SpaceX returns stem cells from orbit

 

Amid ongoing controversy over the economic impact of California’s thick regulatory environment, its leading space pioneers continued to notch new successes, underscoring the potential value of orbital and interplanetary technology to more earthbound challenges and opportunities.

Off the Pacific coast, a SpaceX capsule successfully returned to Elon Musk’s company cutting-edge research samples developed above the skies. “The pressurized capsule carrying about two tons of science projects splashed down in the Pacific Ocean off Baja California on Sunday after a five-hour free-fall from the International Space Station,” the San Jose Mercury News reported.

“Human stem cells were included in the Dragon cargo. It’s very difficult to expand stem cells on Earth but, in space, microgravity is believed to allow for accelerated expansion – which could improve treatment of stroke victims and others. Among other research, scientists looked at why microgravity causes wounds to heal more slowly, how it impacts muscle contraction, and how future antibiotic-resistant bacteria may mutate.”

Meanwhile, in Palm Springs, Amazon CEO Jeff Bezos joined other industry leaders in giving the latest tech with potential space applications a spin. He climbed into a “14-foot-tall Method-2 robot, developed at Hankook Mirae Technology’s lab near Seoul in South Korea” and unveiled at an exclusive conference presented by Amazon, MARS 2017, according to GeekWire. “To create the 1.5-ton monstrosity, Hankook Mirae’s engineers worked with Hollywood robot designer Vitaly Bulgarov, who has been involved in mech-monster movie franchises such as Transformers, RoboCop and Terminator.”

From Earth to Mars?

In a bit of quintessentially Silicon Valley humor, Bezos tweeted an image of himself inside the mech with the #MARS2017 hashtag, raising speculation that he might sense an opportunity to link up massive exoskeletal technology with his own spacefaring program, Blue Origin. “Method-2 is controlled by a pilot who sits inside a cockpit in the robot’s torso, as Bezos demonstrates in the picture he tweeted.”

At the event, the Bezos-led firm let Americans gain a peek at one of its other leading-edge initiatives – a delivery drone – tested in England rather than California due to a smoother regulatory path. “The drone demonstration suggests that Amazon is making progress in its Prime Air development effort. When the service goes commercial, it’s expected to deliver packages in 30 minutes or less, using flying robots that can travel up to 50 mph,” GeekWire added separately. “It shouldn’t be a surprise that Amazon is providing a sneak peek at its delivery drones at MARS 2017. Amazon is presenting the semi-secret conference this week to show off technologies in Machine learning, home Automation, Robotics and Space exploration for a select audience.”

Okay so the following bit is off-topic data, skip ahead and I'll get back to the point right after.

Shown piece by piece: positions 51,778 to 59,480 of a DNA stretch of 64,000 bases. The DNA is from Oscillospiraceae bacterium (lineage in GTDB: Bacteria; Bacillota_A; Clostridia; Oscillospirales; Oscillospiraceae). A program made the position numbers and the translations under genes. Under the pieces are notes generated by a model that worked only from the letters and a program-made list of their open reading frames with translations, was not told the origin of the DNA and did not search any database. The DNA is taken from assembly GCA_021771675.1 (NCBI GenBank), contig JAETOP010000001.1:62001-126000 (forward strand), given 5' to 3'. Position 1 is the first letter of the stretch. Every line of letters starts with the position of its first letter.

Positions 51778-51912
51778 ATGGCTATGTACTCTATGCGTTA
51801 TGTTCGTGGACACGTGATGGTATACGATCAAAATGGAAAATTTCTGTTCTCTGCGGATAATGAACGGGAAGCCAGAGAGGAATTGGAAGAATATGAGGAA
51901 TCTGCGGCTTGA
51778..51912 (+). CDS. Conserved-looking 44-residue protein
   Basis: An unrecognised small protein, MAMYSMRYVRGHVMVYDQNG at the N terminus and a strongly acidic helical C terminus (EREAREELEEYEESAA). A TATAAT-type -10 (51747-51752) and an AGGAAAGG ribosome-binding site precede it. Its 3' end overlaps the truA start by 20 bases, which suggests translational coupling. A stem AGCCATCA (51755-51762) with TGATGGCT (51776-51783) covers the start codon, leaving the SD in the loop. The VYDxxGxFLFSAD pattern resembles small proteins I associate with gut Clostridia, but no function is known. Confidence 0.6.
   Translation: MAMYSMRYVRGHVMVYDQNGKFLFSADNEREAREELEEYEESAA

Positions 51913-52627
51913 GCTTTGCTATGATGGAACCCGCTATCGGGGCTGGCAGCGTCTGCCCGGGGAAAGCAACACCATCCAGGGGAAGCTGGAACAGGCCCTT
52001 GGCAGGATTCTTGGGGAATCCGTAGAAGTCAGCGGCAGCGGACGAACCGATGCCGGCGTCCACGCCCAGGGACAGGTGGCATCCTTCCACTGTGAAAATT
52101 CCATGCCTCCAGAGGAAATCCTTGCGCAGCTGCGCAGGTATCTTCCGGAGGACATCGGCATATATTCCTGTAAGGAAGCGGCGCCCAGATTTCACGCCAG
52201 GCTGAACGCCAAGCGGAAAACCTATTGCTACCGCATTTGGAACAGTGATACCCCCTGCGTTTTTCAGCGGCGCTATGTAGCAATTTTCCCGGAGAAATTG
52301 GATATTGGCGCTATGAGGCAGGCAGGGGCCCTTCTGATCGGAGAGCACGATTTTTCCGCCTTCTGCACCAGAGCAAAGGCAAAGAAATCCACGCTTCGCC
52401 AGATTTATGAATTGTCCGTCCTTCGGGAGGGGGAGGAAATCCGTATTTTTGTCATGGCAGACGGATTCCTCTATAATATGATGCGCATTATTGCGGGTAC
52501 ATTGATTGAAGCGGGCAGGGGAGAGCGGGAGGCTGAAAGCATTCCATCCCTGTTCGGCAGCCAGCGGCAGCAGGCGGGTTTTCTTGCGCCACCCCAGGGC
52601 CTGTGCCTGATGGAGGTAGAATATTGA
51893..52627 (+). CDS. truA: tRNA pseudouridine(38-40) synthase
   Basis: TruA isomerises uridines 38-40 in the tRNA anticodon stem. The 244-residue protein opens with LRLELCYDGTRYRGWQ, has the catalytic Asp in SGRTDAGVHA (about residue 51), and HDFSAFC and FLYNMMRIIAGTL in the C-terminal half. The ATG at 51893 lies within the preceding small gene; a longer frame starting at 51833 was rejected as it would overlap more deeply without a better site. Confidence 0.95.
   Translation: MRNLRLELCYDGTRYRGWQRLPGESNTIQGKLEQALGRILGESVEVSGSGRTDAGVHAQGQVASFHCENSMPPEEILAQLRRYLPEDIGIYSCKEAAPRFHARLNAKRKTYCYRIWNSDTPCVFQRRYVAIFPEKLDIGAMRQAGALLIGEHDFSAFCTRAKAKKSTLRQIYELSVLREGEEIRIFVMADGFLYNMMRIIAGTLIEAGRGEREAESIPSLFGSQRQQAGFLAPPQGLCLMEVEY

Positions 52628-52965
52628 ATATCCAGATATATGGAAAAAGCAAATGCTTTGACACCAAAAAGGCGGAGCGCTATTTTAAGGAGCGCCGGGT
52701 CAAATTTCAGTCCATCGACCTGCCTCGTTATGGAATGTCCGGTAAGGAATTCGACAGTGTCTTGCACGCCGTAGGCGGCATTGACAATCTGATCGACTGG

Rocketeering

Bezos has joined Musk in pushing for greater and faster human space travel, methodically building and testing increasingly powerful engines capable of propelling rockets beyond Earth’s gravitational pull – and back. Blue Origin “has the suborbital New Shepherd, and engineers are working on the heavy-lifter New Glenn, an orbital vehicle that’s scheduled to fly for the first time by 2020,” as Space.com noted. “This same incrementalist philosophy will also apply to crewed flights, which will begin aboard New Shepard. (Blue Origin also intends to launch people to orbital space eventually, Bezos has said.)”

Musk has already announced that, pending preemption by a NASA crew, several private citizens have ponied up for a personal flight extending past the moon’s orbit. “Musk says the trip is scheduled to happen in late 2018 and if he and his company manage to pull it off, it will be the first time in 45 years that humans will venture that deep into space,” ABC San Francisco recalled. “They’ve not yet been identified, but two people have put down significant deposits for a trip around the moon. Musk says they will fly faster and farther into the solar system than anyone before them.”

3 comments

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  1. Standing Fast
    Standing Fast 22 March, 2017, 16:12

    Where did the stem cells come from? Adult volunteers, I hope.

    Reply this comment
  2. Spurwing Plover
    Spurwing Plover 23 March, 2017, 13:30

    As long as they dont ever use monkeys,mice,rats it wont bother those annoying liberal snowflakes with their annoying high pitched voices that grate on your nerves

    Reply this comment
  3. Standing Fast
    Standing Fast 23 March, 2017, 13:43

    Now that I’ve had a chance to recover from the horror of this article. Yes, horror. I mean, do we really need any of these things? No. All these wonders of modern science and technology are just novelties. Advocates of these so-called “advances” are not acquainted with the unrelenting force of the laws of cause and effect. It’s not like human beings have shown much in the way of good sense with what we’ve done so far. So, what makes anyone think we’ll do any better in the future?

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AmazonSpaceXMarsrobotsBlue Origin

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